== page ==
Chinese Bird Flu Lab Shut Down

December 18, 2005 12:00 am Last Updated: December 18, 2005 12:00 am

GUANGDONG, CHINA – On Dec. 14, Chinese authorities confirmed the investigation and closure of bird flu expert Guan Yi's laboratory. The lab, located at the Shantou University in Shantou City, Guangdong province, was shut down because it “did not meet state regulations.”

The CCP's chief veterinarian, Jia Youling, said that during the first half of the year, three labs that “did not meet state regulations” were ordered to stop research on the bird flu. Jia claimed that no country would allow such labs to operate without any supervision, and the purpose of these regulations is to safeguard the public and to prevent pathogenic microbes from being used by terrorists. However, the outside world generally believes that the closure of Guan's lab was related to his boldness in exposing bird flu cases covered up by the CCP.

Earlier, Guan Yi revealed to Hong Kong and foreign media that only one Chinese laboratory, which is directly under the government's control, is officially allowed to conduct tests for bird flu. The CCP is concerned about its own interests and image. It is reluctant to share information about the epidemic with the international community. CCP leaders claim that they are working very hard to thwart the epidemic because they do not want to sacrifice their political future; but to them, any genuine information about the epidemic will threaten their positions.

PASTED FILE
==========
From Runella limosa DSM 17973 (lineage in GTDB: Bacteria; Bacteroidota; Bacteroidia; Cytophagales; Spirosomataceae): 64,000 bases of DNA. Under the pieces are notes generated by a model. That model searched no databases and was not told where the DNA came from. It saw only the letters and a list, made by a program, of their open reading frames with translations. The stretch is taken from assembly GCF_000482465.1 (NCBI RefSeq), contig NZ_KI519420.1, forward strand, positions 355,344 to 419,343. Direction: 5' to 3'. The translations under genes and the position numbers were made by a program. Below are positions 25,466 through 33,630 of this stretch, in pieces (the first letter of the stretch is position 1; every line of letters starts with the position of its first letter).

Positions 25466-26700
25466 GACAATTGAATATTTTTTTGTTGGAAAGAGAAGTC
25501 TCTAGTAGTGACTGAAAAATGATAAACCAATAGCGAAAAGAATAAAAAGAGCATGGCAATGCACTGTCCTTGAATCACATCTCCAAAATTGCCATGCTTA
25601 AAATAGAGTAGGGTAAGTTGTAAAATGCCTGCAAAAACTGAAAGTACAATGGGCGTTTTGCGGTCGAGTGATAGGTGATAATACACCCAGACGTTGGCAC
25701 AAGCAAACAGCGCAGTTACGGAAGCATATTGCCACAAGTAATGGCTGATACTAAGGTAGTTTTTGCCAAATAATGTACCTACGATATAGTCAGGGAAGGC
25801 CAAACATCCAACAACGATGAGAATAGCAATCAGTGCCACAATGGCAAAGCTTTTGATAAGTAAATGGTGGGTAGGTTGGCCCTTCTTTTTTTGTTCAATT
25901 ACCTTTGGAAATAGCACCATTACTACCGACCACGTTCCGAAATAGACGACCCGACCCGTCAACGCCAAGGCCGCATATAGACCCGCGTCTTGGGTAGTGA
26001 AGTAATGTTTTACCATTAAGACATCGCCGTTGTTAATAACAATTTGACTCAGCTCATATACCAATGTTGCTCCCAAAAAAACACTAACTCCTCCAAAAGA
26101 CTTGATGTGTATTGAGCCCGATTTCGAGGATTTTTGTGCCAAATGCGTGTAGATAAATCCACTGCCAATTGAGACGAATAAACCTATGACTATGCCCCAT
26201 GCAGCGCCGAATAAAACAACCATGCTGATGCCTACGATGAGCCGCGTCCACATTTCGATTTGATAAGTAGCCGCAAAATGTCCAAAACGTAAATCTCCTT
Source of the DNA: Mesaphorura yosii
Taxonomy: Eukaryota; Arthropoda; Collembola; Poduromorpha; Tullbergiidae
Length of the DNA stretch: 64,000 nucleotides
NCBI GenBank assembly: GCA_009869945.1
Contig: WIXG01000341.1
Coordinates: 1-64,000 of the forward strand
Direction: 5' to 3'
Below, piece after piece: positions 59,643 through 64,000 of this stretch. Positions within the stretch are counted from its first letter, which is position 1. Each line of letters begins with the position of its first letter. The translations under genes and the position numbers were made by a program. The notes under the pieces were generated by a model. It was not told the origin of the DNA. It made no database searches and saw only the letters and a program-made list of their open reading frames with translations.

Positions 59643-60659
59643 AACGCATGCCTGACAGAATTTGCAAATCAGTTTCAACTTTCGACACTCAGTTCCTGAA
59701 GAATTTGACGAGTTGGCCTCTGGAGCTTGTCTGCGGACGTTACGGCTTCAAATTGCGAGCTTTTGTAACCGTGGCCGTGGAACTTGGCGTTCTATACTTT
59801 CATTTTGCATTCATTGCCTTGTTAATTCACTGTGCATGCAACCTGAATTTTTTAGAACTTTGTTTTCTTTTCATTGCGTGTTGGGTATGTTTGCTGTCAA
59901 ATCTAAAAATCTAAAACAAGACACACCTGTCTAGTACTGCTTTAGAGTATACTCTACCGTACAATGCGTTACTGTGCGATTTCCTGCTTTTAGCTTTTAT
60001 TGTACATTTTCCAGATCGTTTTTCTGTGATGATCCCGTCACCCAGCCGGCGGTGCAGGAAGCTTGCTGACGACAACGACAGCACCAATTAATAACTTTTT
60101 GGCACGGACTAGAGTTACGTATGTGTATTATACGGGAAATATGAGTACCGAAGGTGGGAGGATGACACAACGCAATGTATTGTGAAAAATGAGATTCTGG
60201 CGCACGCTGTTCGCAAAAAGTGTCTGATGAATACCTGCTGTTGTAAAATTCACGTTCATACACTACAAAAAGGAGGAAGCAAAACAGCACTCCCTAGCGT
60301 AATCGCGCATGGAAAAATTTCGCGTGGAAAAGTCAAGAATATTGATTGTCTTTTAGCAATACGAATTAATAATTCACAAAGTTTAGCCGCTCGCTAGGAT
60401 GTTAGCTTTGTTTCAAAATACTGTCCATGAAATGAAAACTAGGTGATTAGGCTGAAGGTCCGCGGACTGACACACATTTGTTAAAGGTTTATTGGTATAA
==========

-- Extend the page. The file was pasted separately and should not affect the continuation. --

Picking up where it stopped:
Guan stated that there is evidence that there are provinces in China that already have the virus, but the officials have yet to inform the public. He was critical of the current bird flu situation in China, saying it was a man-made disaster in China's political age; and that a group of political parasites have abducted China, causing misery to the people.

Guan Yi was previously involved in animal flu research. He shifted his focus to the bird flu after the 1997 outbreak in Hong Kong. In November, he was lauded as the “bird flu hunter” in Time magazine and was also chosen as one of the world's 18 greatest life-saving heroes. In 2003, during the SARS crisis, Guan cooperated with city of Guangzhou in SARS prevention research.

On Dec. 14, CCP authorities declared that 23 out of the 26 epidemic-affected areas since October had been removed from the affected list. According to the figures released by the CCP, there were 30 highly pathogenic bird flu incidents this year. Since October, 26 cases were reported in nine provinces/regions, including Inner Mongolia, Liaoning, Hunan, Hubei, Anhui, Xinjiang, Shanxi, Yunnan and Ningxia, and out of these, 23 have been taken off of the list.